Pendarvis Crisp, Friedrichshain-Berlin, Germany
This is my current live-in art studio while participating in an artist residency with the Institut für Alles Mögliche. The studio is 19 x 10 feet and is a former storefront, which also serves as a convertible open gallery space.
I work with digital media and code. The hanging transparent frames near the entrance are holographic projection screens I made. My work tends to be immersive and often requires darkness, so there is a day-for-night aspect to my work process whereby during the day I do computer-based work and at night interactive projections.
The trestle desk on the left is a makeshift media workstation and holds two laptops, an external monitor, and headphones. All the equipment I use can be stored in the Pelican media case next to the desk. On the right is my analog workspace, which has a journal documenting work progress and thoughts, a Kindle that serves as my reading library, and two books that I am currently reading which I find influential — Visual and Other Pleasures by L. Mulvey and Virality: Contagion Theory in the Age of Networks by T.D. Sampson. On the wall, I have listings from a local art guide, which has scribbled notes about galleries and events I’ve visited, and a few print artifacts from recent art crawls.
Anne Lemanski, Spruce Pine, NC
This is the “clean” work area of my studio, which is next to my house on my property in the Blue Ridge mountains of North Carolina. The studio space seen here is constructed of two 8 x 40 foot shipping containers that sit atop a “dirty” work space below. This space gets great natural light all day long and is surrounded by nature, which is the biggest influence on my work.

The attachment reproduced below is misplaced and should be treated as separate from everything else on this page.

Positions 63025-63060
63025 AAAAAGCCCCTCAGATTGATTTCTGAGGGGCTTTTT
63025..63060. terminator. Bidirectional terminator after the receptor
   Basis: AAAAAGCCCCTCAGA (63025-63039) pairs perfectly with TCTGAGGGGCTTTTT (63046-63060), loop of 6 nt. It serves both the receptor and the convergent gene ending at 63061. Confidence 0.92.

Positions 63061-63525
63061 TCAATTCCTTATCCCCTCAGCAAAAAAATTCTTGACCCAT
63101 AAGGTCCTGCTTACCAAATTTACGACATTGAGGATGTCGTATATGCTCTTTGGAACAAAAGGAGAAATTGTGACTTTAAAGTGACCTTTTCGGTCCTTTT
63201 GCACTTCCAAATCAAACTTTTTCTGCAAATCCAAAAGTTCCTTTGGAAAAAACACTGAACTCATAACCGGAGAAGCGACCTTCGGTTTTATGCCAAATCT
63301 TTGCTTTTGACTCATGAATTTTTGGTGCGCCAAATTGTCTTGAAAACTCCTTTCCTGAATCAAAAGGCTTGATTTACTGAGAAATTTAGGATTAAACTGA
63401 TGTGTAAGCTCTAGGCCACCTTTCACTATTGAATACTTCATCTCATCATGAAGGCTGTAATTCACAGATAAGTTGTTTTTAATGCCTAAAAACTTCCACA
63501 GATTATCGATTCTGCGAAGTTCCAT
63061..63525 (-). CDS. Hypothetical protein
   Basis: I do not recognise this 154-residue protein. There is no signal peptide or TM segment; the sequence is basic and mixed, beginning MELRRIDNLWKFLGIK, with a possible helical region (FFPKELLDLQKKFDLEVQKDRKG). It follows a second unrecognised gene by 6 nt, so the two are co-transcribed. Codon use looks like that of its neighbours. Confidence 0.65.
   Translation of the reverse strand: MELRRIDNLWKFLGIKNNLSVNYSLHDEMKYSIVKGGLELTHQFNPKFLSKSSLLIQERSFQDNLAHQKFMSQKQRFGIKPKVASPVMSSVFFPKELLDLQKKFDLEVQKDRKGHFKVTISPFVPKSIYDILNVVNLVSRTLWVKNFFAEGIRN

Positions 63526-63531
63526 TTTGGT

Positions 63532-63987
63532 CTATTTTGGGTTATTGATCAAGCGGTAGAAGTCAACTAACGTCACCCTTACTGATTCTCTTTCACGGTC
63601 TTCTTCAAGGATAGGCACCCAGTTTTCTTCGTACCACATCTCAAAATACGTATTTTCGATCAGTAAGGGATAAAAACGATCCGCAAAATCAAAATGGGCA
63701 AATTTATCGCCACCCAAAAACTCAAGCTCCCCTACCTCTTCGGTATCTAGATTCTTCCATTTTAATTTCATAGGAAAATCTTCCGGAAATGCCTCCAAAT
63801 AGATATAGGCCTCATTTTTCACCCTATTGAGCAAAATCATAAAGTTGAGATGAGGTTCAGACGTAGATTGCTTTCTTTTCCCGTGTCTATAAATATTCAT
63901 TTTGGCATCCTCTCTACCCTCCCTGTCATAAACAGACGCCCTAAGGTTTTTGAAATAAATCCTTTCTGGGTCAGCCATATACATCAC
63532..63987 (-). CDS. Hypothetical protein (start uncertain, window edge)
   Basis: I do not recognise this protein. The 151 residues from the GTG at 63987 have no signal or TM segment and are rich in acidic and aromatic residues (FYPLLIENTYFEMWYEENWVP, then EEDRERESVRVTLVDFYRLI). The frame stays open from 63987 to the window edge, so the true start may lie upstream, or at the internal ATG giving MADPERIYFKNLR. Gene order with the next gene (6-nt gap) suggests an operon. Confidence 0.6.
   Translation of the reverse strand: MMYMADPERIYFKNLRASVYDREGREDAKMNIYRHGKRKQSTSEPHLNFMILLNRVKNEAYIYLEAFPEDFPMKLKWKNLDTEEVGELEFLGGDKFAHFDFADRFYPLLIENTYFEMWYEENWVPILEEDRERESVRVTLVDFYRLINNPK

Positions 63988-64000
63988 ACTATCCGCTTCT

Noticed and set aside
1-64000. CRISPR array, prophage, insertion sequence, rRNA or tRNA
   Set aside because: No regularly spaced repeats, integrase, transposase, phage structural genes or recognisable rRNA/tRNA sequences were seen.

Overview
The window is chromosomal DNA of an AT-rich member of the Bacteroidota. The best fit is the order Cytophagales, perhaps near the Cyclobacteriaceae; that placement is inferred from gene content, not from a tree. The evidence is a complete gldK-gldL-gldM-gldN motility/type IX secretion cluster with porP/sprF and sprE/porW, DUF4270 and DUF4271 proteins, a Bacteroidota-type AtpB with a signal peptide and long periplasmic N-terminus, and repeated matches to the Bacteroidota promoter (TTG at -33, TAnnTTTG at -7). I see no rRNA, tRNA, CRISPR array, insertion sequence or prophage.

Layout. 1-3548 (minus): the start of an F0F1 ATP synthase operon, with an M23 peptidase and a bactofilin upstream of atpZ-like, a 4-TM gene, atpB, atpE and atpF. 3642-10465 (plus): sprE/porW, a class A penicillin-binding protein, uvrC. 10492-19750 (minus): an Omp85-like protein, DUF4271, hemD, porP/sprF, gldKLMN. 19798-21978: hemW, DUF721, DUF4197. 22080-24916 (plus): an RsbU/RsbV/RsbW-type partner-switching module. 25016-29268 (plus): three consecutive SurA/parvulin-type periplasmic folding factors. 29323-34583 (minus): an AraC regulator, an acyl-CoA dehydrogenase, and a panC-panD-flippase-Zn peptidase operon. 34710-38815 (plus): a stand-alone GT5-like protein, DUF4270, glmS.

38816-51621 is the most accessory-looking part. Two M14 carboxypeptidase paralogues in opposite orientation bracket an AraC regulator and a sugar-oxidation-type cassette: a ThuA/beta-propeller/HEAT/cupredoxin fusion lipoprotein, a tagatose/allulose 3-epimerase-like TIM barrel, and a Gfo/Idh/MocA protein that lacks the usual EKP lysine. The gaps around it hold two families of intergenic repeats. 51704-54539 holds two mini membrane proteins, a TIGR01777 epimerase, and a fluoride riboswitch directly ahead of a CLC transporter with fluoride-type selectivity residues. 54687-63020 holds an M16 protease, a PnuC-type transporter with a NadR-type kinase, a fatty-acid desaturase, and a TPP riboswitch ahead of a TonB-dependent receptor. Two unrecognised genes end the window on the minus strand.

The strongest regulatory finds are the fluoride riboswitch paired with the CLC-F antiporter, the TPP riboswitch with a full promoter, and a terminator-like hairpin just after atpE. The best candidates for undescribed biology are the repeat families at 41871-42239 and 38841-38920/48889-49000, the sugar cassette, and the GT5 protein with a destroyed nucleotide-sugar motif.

Lynne Reichhart, Westernville, NY
My studio is nestled in a corner of my kitchen. I have little storage space or space to move around, but it is warm and cozy. I have easy access to all the creature comforts, yet it feels like my own creative space. It is typically too messy for being so visible, but the purpose is not to have to set up every time I want to paint. I also have a lovely window to see into the back yard, which provides some natural light. I was thrilled when I devised the idea for this little area with room for my drafting table, which usually just holds my painting needs, my easel, and a few smaller shelves. On the wall are a Warhol print and John Entwistle print combining my love of art and music, which is always playing when I paint.
Branka Ridicki, Colombo, Sri Lanka
This has been my studio since I have moved to Sri Lanka. It is quite small, not like the studio I had while living in Cairo, but it’s very cosy and lit with an abundance of light. I am a mixed-media artist. My desk in the corner is always crowded with paints, palette knives, bits of paper, glass, or other materials that I collect and that at some point could be useful. I spend lot of time working on the floor or just with the canvas leaning against the wall. I like having a lot of work piled up around because I can study it as I paint and follow my ideas
more easily. Very often my dogs keep me company while I work because they like the relaxed atmosphere of my studio as much as I do.
Rene Maynez, New York, NY
My studio is in the Artspace PS109 building in New York. These shots shows some of my work, my work table, and work zones. I do different tasks in different areas of the studio. My studio is around 800 square feet with really high ceilings. One wall of the studio is full of windows, so there is an abundance of light. Outside the bounds of this photo are more work, a kitchen area, a seating area, my desk and computer, and my art library. I like a fairly pristine environment, free of clutter, so that I can focus on the task at hand. We are located in a beautiful renovated old building that used to be a school and was abandoned for many years before it was rescued and converted into art studios. I love this place!